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Three of the other dial styles available for the replica. Black dial, Graphite dial and Black dial with silver subdials and diamond bezel.. The last one will cost you 2000USD! Pictures from Ruby, Pure Time and Andrew.

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As of April 2007, there is released a new grey dial with proper black subdials. This picture also shows the weak cocentric-rings pattern on the replica dial. The two-tone and rose gold editions are very stylish additons to the range. Personally, I think the gold rider tabs, pushers and crown really suits the style! Pictures from PT.

In the autumn of 2007, several new dial styles got available. When the BCE was launched, the dial with Arabic numbers were for some reason only available in v1 (together with the dark hands). Finally, these stylish dials are available. Another long-awaited update is the two-tone bracelet. Lanikai posted some nice pictures of his TT BCE in THIS thread. One minor flaw on the steel-gold versions is that they have the same "A" model number on the caseback, while Breitling two-tone versions should have a "B" model number. I seriously doubt that the rep makers will make a separate caseback for the two-tone versions though...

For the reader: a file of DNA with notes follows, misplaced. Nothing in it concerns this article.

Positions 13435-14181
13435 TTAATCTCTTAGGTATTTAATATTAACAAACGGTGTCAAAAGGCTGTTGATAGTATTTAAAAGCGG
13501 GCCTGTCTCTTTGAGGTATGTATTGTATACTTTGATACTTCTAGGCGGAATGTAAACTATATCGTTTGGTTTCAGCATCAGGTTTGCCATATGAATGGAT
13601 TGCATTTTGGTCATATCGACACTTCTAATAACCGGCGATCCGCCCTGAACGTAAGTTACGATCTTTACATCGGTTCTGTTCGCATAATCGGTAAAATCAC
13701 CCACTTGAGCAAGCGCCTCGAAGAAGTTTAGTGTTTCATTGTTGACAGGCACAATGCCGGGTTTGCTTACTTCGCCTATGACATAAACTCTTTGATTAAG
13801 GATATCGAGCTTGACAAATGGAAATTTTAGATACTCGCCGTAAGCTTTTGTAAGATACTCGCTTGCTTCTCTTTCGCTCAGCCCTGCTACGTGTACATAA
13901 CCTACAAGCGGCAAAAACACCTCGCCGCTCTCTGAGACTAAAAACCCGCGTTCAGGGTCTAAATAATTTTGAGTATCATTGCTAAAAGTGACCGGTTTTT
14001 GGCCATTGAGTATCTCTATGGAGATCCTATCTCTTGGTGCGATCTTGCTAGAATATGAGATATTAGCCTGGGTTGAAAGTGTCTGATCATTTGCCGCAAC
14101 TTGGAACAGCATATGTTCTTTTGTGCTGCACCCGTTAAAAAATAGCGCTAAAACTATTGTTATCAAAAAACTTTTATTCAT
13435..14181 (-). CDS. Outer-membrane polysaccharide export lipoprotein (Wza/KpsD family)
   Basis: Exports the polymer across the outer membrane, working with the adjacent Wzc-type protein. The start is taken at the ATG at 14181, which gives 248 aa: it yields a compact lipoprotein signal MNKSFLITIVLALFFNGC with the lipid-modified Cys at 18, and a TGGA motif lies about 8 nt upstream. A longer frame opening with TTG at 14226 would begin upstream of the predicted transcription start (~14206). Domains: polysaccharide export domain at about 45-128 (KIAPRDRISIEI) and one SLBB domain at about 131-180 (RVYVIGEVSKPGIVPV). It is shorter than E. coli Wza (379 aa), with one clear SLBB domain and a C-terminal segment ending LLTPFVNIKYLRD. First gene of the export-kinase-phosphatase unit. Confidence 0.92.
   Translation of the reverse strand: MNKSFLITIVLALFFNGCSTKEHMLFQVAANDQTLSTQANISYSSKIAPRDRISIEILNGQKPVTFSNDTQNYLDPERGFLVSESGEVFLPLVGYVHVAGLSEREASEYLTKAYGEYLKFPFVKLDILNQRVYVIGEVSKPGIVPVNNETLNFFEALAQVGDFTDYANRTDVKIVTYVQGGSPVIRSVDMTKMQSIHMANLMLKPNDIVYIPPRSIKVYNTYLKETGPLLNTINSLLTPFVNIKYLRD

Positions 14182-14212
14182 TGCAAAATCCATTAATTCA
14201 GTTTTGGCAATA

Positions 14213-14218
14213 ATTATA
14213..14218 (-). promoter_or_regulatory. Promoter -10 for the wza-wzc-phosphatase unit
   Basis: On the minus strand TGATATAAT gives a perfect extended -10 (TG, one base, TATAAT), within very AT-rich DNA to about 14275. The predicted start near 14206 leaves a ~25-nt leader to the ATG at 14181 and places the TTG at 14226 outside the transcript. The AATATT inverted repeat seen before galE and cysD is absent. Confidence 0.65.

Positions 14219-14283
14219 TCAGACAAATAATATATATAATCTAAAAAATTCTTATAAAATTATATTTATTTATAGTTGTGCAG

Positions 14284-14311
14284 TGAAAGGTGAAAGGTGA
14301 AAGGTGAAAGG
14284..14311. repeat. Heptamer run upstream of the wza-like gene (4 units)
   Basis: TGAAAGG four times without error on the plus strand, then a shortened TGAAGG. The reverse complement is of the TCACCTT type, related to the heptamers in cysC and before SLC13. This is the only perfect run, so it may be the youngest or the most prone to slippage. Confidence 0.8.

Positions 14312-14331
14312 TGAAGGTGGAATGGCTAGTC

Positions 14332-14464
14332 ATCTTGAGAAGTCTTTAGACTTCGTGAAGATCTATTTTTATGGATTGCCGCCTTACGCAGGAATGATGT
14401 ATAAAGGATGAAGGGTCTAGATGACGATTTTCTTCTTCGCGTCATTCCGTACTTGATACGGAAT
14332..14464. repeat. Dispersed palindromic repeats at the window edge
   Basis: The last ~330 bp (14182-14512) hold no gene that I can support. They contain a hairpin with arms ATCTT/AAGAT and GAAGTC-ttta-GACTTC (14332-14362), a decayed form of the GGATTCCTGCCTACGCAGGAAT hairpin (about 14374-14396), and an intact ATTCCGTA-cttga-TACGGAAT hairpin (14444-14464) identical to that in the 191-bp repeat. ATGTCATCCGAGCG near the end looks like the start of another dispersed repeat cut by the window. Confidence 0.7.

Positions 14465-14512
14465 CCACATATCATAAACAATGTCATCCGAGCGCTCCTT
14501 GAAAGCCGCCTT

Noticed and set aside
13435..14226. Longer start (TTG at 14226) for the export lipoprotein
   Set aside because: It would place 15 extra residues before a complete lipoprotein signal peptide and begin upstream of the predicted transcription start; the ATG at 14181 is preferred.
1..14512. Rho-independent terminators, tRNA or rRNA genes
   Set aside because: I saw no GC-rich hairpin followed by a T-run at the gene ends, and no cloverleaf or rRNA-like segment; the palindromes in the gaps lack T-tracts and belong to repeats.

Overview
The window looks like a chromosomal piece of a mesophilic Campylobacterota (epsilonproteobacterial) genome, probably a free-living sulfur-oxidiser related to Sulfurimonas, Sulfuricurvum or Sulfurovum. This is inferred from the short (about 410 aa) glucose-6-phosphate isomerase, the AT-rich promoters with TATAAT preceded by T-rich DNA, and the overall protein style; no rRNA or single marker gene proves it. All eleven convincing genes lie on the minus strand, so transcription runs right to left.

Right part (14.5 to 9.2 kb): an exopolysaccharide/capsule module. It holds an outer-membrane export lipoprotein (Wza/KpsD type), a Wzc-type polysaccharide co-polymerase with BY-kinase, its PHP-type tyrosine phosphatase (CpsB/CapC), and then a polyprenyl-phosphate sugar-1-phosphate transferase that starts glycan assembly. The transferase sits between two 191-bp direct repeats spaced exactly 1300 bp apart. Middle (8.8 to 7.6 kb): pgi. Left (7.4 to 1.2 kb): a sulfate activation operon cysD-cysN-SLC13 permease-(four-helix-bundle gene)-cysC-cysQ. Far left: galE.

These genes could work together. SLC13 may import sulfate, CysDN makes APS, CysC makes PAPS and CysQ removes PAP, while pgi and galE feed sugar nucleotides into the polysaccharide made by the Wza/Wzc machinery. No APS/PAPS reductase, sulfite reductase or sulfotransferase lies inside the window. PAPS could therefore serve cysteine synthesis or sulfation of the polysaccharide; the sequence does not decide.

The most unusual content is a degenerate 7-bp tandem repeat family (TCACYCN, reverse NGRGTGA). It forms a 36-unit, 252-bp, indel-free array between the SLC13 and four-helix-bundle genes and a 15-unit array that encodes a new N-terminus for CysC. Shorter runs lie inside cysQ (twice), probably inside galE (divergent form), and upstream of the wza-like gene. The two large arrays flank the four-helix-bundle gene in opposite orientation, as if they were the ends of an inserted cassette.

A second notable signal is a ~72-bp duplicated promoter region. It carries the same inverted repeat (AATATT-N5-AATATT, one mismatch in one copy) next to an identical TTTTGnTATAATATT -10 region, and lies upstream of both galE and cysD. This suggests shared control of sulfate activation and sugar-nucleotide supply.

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The new (October 2007) two-tone Chronomat Evolution with Arabic dial. This gives the watch a very different style than the stick hour markers. Also note that the pearl looks a bit better on this one. The ring around the pearl is thicker and protrudes more from the bezel. Picture from PC and King. Check out Lanikais review of his magnificent white dial/numerals BCE HERE.